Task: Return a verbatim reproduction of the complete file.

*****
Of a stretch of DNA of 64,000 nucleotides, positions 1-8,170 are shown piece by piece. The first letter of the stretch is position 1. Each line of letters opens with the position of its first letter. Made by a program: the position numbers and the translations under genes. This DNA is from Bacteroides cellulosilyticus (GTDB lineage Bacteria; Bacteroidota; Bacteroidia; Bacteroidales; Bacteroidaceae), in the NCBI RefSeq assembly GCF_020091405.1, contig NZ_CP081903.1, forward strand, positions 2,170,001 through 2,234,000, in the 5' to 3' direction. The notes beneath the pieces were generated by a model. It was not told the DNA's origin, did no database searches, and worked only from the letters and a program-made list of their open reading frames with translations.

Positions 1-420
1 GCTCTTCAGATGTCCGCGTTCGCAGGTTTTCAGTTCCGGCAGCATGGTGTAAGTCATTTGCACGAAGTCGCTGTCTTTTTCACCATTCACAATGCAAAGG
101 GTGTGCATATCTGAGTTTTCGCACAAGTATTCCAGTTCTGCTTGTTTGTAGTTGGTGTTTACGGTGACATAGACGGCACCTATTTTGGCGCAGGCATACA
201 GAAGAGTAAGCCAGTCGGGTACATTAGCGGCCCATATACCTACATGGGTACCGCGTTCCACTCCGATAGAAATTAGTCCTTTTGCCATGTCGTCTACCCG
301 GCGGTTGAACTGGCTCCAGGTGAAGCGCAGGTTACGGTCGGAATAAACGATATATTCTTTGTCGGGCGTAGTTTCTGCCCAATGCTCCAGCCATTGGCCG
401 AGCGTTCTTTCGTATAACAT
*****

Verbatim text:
Of a stretch of DNA of 64,000 nucleotides, positions 1-8,170 are shown piece by piece. The first letter of the stretch is position 1. Each line of letters opens with the position of its first letter. Made by a program: the position numbers and the translations under genes. This DNA is from Bacteroides cellulosilyticus (GTDB lineage Bacteria; Bacteroidota; Bacteroidia; Bacteroidales; Bacteroidaceae), in the NCBI RefSeq assembly GCF_020091405.1, contig NZ_CP081903.1, forward strand, positions 2,170,001 through 2,234,000, in the 5' to 3' direction. The notes beneath the pieces were generated by a model. It was not told the DNA's origin, did no database searches, and worked only from the letters and a program-made list of their open reading frames with translations.

Positions 1-420
1 GCTCTTCAGATGTCCGCGTTCGCAGGTTTTCAGTTCCGGCAGCATGGTGTAAGTCATTTGCACGAAGTCGCTGTCTTTTTCACCATTCACAATGCAAAGG
101 GTGTGCATATCTGAGTTTTCGCACAAGTATTCCAGTTCTGCTTGTTTGTAGTTGGTGTTTACGGTGACATAGACGGCACCTATTTTGGCGCAGGCATACA
201 GAAGAGTAAGCCAGTCGGGTACATTAGCGGCCCATATACCTACATGGGTACCGCGTTCCACTCCGATAGAAATTAGTCCTTTTGCCATGTCGTCTACCCG
301 GCGGTTGAACTGGCTCCAGGTGAAGCGCAGGTTACGGTCGGAATAAACGATATATTCTTTGTCGGGCGTAGTTTCTGCCCAATGCTCCAGCCATTGGCCG
401 AGCGTTCTTTCGTATAACAT